All data and commentary within this article are sourced from CoreLogic.1
Australia's property market downturn eased off again in October according to CoreLogic's latest Home Value Index report, fuelling speculation that the worst of the price falls may be over.
The spring selling season has been marked by a shortage of new listings against "reasonably firm" demand which has helped to "contain price falls," the report explained.
With 2022 drawing to a close, where will the market go from here?
September and August saw declines of -1.4 and -1.6 per cent respectively, so a -1.2 per cent drop in Australia's median house price for October was a relative softening from previous months.
After leading the downturn for some time, the downturn in Sydney and Melbourne improved, falling -1.3 and -0.8 per cent respectively for the month.
Brisbane, meanwhile, recorded the largest decline for October with -2.0 per cent, as the city continued to catch up after its extended period of growth.
Adelaide remained the strongest market in annual terms, notching down just -0.3 per cent in a quarter that has been close to flat.
Perth and Darwin also saw less significant moves of -0.2 and -0.8 per cent respectively while hanging on to positive annual growth.
Hobart and Canberra sat somewhere in the middle, each recording falls of around -1.0 per cent for October.
Regional markets once again closely matched their metropolitan counterparts, clocking a combined -1.4 per cent decrease throughout the month.
CoreLogic's Research Director Tim Lawless noted that units have continued to outperform houses as the downturn has unfolded.
"The gap between median house and unit values increased to record levels through the Covid upswing. With borrowing capacity being hit hard as interest rates rise, it’s likely more housing demand has been diverted towards more affordable sectors of the market," he said.
This year's spring selling season hasn't brought the surge of new listings typically expected as sellers remain broadly hesitant.
There was a small uptick in new stock on the market through October, however new listings were -25 per cent down on the same month in 2022 and -19 per cent below the five-year average.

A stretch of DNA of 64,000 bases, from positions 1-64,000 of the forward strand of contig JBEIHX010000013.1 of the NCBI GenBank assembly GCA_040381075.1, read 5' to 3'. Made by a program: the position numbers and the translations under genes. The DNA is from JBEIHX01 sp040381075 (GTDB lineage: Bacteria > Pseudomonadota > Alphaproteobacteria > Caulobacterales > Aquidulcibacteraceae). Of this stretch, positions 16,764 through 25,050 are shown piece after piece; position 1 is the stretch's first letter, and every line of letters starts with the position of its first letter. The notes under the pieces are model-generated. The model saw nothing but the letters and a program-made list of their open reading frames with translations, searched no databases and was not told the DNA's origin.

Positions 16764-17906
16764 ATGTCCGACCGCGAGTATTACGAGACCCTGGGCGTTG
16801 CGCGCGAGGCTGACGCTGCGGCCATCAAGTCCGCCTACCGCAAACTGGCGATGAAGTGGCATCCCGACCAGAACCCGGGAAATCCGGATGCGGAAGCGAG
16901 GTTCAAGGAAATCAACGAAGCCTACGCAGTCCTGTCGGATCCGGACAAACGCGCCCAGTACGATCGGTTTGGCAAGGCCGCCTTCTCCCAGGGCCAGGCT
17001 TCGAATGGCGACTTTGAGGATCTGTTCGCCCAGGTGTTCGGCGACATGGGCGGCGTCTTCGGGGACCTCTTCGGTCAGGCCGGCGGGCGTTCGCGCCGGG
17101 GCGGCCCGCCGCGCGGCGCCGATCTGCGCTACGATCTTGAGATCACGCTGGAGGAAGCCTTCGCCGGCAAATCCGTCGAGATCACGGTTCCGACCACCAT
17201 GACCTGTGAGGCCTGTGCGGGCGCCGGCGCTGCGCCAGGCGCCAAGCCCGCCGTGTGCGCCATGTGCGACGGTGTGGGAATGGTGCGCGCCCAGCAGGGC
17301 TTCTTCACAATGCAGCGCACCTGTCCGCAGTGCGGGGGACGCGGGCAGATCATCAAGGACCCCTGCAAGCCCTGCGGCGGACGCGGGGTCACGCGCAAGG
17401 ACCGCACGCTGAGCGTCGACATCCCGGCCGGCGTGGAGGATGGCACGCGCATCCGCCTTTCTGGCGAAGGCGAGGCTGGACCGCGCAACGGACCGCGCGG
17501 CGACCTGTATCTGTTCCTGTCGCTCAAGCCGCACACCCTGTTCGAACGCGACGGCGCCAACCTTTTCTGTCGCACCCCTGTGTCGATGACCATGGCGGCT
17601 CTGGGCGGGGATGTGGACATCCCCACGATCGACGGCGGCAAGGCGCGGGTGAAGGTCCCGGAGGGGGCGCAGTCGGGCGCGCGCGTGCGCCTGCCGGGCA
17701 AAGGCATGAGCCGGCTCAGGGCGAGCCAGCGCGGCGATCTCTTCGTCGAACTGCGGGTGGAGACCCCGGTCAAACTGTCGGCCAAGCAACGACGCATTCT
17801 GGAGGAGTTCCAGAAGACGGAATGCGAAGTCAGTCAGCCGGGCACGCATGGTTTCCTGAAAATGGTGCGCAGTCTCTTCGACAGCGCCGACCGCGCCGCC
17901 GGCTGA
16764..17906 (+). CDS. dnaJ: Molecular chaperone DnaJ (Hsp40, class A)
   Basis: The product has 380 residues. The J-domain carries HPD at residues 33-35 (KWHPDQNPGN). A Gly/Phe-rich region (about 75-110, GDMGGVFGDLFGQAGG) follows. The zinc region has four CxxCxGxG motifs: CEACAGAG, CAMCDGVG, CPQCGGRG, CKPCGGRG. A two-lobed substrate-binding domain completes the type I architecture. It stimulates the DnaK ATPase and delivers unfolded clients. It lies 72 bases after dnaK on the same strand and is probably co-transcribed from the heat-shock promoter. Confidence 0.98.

"Although we are now seeing a late spring response to freshly advertised supply, every capital city except Darwin is recording a lower than average flow of new listings added to the market over the past four weeks," Mr Lawless said.
"The low number of freshly advertised properties is probably helping to contain price falls to some extent. So far we haven’t seen any evidence of panicked selling or forced sales."
On the buyer front, the combined capitals saw home sales nudge +3.8 per cent higher than the five-year average for the quarter, showing demand has been generally resilient.
"The number of home sales is well down from the highs of late last year, however, the fact that sales activity is still above the five-year average over the past three months reflects a base level of demand remains for housing," Mr Lawless said.
He also noted that those buying and selling at the same time (ie. upsizers, downsizers and relocators) made up the bulk of the transactions, with activity from first home buyers and investors taking a smaller share.
While there's no denying prices have fallen at significant rates in a number of markets, Mr Lawless assessed that "the housing downturn has remained orderly, at least in the context of the significant upswing in values."
Comparing trough-to-peak growth over the pandemic to this year's price corrections, it's clear there is still a way to fall before home values could return to pre-Covid levels.